Dr Iyandra Smith Bryan of Quantfury Trading Limited discusses how sophisticated trading software is saving human traders in The Bahamas and elsewhere from their own dark urges and frailties. The results are often spectacular
How systematic trading and investing overrides bad, emotional decision making
with a decision to buy or sell a position, when sentiments of fear or notions of greed began to obscure your ability to make a decision in a rational and logical manner. We are all driven by irrational factors; ‘being human’ can, unsurprisingly yet regrettably, get in the way of us making the best financial decisions for ourselves and for our lives.
o many of us often find it difficult to manage our investments without emotions of panic or anxiety, leading us to make unsound financial decisions. This even applies to those of us who deem ourselves knowledgeable about the markets. Think about the time you have been faced
Writing in 1923 about the famous discretionary speculator Jesse Livermore, the American author Edwin Lefèvre captured the fallibility of human psychology when it comes to trading or investing in financial markets.
“It is inseparable from human nature to hope and to fear. In speculation, when the market goes against you, you hope that every day will be the last day, and you lose more than you should have had you not listened to hope... And when the market goes your way, you become fearful that the next day will take away your profit, and you get out – too soon. Fear keeps you from making as much money as you ought to.”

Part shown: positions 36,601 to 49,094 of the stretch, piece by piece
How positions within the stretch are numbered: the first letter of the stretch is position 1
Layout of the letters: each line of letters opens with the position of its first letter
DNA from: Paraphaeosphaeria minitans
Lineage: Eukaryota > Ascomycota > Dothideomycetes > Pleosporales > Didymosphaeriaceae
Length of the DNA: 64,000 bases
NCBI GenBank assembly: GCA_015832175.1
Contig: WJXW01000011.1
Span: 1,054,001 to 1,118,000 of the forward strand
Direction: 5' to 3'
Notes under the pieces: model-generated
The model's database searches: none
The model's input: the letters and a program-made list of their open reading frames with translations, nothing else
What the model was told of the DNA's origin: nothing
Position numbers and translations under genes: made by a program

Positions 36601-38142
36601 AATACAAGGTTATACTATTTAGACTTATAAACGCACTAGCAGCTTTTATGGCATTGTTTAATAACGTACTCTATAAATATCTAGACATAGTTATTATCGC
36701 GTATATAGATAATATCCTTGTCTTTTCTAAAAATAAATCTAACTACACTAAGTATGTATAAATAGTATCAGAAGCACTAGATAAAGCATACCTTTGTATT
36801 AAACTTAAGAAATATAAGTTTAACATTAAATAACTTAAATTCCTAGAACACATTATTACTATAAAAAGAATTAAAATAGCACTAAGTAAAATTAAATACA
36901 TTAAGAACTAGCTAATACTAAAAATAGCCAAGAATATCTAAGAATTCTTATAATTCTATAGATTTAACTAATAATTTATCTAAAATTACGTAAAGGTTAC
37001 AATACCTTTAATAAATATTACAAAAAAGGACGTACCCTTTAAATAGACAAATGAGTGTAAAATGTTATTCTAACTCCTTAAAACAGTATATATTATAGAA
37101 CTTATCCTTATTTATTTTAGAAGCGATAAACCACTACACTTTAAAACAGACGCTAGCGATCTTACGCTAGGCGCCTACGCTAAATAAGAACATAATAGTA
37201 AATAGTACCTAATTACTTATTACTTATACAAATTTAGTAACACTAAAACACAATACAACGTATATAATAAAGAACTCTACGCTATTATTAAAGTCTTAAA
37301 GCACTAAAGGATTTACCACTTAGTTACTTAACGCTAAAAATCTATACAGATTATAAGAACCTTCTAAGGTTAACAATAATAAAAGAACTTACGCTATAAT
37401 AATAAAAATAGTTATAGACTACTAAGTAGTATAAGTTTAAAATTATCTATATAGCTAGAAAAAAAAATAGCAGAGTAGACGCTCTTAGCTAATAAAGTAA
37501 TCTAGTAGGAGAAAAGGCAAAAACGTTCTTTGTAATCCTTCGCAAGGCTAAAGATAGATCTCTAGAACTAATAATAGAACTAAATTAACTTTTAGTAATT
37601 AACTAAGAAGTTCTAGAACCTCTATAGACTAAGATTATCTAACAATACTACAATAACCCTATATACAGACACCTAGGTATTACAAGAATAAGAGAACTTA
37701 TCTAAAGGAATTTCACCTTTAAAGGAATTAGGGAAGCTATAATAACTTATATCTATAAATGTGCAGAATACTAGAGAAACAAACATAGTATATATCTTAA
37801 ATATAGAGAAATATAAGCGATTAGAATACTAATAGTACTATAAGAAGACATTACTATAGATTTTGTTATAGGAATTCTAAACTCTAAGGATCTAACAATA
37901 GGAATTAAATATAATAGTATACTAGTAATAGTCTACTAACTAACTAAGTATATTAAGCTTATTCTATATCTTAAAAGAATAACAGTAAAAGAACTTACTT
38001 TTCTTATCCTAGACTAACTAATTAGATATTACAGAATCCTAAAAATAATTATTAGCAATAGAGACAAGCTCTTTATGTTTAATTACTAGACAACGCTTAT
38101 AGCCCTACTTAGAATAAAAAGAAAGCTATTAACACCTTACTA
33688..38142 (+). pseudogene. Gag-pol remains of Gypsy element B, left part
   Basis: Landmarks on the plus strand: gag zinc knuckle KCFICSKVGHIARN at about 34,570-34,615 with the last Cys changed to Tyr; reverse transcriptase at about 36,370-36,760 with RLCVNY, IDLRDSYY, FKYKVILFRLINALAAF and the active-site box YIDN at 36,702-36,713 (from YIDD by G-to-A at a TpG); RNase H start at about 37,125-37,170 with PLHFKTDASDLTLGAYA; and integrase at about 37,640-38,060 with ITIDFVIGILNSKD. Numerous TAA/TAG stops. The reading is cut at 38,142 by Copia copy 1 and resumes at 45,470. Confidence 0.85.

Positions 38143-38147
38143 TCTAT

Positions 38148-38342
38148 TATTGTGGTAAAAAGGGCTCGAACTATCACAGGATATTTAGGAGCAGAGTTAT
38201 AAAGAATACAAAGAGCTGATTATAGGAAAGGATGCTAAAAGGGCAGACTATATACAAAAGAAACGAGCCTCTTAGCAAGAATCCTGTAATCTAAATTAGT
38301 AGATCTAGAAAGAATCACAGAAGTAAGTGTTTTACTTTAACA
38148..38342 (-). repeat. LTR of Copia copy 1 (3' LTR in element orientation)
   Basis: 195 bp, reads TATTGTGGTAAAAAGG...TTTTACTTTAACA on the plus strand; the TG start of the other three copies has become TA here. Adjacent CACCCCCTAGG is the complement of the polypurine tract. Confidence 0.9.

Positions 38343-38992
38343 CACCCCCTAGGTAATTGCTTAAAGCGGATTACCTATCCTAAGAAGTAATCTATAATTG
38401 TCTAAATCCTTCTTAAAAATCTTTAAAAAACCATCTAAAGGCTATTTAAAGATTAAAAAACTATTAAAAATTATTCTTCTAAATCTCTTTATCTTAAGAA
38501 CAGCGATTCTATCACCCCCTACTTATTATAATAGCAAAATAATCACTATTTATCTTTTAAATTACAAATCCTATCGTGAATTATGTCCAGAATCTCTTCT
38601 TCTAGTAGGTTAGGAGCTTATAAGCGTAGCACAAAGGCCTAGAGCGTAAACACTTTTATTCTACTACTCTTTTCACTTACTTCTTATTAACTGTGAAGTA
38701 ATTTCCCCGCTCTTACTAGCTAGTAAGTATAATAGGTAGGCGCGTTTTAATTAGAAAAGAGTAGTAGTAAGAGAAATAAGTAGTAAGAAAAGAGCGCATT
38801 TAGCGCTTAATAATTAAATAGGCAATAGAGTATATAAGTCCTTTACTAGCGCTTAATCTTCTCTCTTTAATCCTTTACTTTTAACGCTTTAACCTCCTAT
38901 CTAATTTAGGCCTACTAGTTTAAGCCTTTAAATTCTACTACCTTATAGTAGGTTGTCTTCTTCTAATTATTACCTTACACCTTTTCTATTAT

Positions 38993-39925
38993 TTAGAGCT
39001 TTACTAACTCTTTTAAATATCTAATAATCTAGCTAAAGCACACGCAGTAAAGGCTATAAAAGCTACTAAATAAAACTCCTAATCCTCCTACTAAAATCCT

We humans are vastly superior to IT systems when we perform tasks that require fundamental analysis and critical thinking, but our emotions often hinder us from using the intelligence that we need to make sound trading decisions. The solution to this problem lies in systematic trading and investing. When we put a trading system in place, it eliminates impulsive reactions and cuts out the human behavioural biases to which so many of us are prone. It also makes it easier for us to pursue a steady and logical trading strategy.
The problem: How can we protect ourselves from our own frailties?
objective data, is a lever that puts just enough friction in place to disincentivise meddling, and produces sounder results.
A modern example of a commitment mechanism is to be found in Victor Niederhoffer’s 1998 book, Education of a Speculator, where Victor, a hedge fund manager, has a large long position in silver futures. In the book, the Hunt brothers, who had been manipulating the market upwards, are about to succumb to market events that will cause the price to drop.
“I decided to set my loss limit at 50% of my winnings... The model story on this point is Odysseus... I locked myself inside a racquetball court instead of tying myself to a ship’s mast. I issued instructions to my assistant and future wife, Susan. ‘Do not listen to my entreaties if I wish to double further. If the losses reach 50% of the winnings, reduce my positions by one half. If I beg to be released, sell everything out’...Some rumours about liquidation by the Hunts had hit the fan... I immediately placed a call to Susan: ‘Untie me, disregard everything I said before’...My faithful companion followed my original directions.”